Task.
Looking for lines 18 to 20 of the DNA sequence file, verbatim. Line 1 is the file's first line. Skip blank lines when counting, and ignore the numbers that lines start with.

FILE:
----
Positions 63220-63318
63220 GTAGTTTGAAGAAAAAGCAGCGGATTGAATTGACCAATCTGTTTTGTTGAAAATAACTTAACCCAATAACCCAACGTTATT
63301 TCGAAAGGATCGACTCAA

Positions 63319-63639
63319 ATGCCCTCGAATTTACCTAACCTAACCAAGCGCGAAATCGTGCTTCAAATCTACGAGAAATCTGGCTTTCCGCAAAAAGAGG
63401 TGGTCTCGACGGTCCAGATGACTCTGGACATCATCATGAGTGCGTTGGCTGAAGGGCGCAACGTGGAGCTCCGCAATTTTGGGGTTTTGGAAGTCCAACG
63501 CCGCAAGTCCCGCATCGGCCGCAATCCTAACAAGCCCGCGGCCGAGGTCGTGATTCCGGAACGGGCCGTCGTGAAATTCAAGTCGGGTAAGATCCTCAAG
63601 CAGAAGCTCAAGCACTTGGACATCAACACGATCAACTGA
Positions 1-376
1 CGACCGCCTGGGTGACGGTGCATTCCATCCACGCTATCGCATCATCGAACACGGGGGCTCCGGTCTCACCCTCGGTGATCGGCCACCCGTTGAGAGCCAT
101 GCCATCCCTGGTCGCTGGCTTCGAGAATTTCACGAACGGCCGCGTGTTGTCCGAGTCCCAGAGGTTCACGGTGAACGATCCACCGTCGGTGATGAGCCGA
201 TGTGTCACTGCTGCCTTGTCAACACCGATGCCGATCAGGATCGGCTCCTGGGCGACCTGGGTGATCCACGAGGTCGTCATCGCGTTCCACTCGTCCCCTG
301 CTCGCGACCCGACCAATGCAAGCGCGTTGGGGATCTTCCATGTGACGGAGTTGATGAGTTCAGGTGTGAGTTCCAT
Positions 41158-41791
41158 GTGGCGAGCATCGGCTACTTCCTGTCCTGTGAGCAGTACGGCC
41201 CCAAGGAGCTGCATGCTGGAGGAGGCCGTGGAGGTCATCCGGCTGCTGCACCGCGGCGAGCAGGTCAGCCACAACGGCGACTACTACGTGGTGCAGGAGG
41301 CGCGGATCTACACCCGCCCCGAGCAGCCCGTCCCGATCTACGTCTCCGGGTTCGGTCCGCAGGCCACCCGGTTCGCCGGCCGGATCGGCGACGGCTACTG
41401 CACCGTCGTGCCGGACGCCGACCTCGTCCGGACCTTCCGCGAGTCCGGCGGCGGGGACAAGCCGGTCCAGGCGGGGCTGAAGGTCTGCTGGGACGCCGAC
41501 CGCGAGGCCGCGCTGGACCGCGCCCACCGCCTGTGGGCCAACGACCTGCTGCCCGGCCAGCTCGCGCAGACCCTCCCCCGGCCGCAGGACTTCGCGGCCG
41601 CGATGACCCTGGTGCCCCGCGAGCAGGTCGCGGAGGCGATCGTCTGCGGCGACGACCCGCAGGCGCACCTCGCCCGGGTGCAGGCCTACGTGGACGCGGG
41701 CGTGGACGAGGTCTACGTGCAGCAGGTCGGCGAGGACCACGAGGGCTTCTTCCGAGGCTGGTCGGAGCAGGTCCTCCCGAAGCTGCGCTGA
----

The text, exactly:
41401 CACCGTCGTGCCGGACGCCGACCTCGTCCGGACCTTCCGCGAGTCCGGCGGCGGGGACAAGCCGGTCCAGGCGGGGCTGAAGGTCTGCTGGGACGCCGAC
41501 CGCGAGGCCGCGCTGGACCGCGCCCACCGCCTGTGGGCCAACGACCTGCTGCCCGGCCAGCTCGCGCAGACCCTCCCCCGGCCGCAGGACTTCGCGGCCG
41601 CGATGACCCTGGTGCCCCGCGAGCAGGTCGCGGAGGCGATCGTCTGCGGCGACGACCCGCAGGCGCACCTCGCCCGGGTGCAGGCCTACGTGGACGCGGG